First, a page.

Richard Branson says Spain can solve its economic problems by legalizing marijuana

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Sir Richard Branson believes that the ideal way for Spain to get out of its current morass of national debt, savage austerity cuts, and social turmoil would be to legalize and tax marijuana.

The billionaire founder of the Virgin Group suggested at the opening of the world’s largest cannabis museum in Barcelona on Wednesday that this policy “would help get the country back on its feet.”

Branson is a member of the Global Commission on Drug Policy, a body “which includes five ex-presidents and Kofi Annan, the former United Nations secretary general, and which concluded last year that the war on drugs had failed and called for experiments in decriminalisation.”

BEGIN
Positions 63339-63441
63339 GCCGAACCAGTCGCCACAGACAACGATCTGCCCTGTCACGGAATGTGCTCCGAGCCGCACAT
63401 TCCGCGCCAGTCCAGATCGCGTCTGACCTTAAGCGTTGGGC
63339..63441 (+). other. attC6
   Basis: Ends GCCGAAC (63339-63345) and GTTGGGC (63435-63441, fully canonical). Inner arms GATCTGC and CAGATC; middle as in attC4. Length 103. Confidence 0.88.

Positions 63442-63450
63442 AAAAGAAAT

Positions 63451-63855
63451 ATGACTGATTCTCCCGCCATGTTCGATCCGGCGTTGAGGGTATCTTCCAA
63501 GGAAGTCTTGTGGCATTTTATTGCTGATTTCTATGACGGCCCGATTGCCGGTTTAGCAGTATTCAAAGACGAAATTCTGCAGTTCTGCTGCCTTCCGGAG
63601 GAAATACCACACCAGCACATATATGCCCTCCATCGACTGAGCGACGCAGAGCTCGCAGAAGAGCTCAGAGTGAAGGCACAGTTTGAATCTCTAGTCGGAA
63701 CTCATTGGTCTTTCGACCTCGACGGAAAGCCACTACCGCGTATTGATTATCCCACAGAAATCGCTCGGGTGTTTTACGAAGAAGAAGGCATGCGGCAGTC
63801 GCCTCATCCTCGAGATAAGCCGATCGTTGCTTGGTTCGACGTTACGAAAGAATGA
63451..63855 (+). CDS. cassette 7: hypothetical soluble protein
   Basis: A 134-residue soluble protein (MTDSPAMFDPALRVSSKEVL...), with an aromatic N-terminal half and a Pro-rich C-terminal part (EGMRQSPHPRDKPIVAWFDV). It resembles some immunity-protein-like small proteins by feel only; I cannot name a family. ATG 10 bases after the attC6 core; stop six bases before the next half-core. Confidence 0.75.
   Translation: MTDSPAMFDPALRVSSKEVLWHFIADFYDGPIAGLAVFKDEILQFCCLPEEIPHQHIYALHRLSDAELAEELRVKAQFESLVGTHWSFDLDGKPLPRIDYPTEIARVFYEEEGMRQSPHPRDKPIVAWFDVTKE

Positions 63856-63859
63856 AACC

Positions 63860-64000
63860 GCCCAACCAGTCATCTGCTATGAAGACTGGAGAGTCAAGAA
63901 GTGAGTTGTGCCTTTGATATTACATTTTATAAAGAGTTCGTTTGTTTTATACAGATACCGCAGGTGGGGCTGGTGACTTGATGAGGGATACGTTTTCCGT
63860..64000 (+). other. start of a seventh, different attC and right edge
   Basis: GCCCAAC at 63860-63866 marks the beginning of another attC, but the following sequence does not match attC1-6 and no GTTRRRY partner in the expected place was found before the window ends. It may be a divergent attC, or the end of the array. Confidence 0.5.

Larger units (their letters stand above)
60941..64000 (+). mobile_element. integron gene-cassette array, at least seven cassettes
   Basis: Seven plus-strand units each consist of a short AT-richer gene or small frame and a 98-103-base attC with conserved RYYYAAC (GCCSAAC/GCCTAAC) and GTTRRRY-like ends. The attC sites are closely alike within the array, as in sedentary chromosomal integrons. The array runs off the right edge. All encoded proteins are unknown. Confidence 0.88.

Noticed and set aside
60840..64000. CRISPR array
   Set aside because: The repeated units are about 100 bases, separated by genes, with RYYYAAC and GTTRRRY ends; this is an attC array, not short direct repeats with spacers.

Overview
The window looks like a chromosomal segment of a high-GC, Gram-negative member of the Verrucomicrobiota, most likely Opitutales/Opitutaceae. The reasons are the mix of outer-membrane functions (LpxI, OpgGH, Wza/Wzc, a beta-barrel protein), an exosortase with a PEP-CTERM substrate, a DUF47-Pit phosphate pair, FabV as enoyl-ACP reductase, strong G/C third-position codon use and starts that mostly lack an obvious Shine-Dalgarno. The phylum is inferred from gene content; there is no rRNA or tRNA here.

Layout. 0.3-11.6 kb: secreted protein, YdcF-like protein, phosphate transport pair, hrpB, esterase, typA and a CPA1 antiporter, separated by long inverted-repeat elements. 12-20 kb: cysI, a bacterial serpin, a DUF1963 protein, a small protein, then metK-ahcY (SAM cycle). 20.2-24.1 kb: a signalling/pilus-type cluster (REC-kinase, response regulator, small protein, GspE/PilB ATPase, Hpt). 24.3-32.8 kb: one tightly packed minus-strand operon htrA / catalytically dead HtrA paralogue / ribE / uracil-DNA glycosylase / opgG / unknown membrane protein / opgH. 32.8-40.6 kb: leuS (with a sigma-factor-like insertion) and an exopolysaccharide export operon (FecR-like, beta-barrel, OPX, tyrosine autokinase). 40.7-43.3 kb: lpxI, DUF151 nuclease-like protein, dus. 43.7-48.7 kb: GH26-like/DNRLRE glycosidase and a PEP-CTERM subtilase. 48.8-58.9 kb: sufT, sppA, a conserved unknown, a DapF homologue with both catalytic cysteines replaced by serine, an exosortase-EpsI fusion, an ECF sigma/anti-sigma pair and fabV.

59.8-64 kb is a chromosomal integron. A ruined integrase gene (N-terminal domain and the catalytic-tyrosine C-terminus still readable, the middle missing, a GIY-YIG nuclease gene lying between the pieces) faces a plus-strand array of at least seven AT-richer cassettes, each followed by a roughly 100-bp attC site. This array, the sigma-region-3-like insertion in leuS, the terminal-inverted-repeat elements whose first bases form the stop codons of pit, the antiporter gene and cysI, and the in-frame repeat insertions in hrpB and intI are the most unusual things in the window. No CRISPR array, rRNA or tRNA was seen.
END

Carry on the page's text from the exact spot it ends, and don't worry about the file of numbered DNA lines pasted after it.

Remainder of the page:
Other members of the commission include former U.S. Secretary of State George Shultz and former Brazilian President Fernando Henrique Cardoso.

Branson was invited to Barcelona to receive the Cannabis Culture Award 2012 on behalf of the commission and in recognition of its ground-breaking report. In his speech, his praised the nearby town of Rasquera, whose inhabitants voted to rent land to a Barcelona cannibis-growers’ society as part of an “anticrisis plan.”

The town’s mayor, Bernat Pellisa, explained that the idea to use marijuana to help get the town out of recession was inspired by the global commission’s report.

“It seems like a great idea to me,” Branson stated enthusiastically.

The Hemp Museum Gallery Barcelona was officially opened on Friday. According to ThinkSpain, it “will exhibit paintings, photos and drawings illustrating the use of cannabis throughout history, as well as some antique objects, like tools and instruments used to transform the hemp plant into rope, paper and fabric.”

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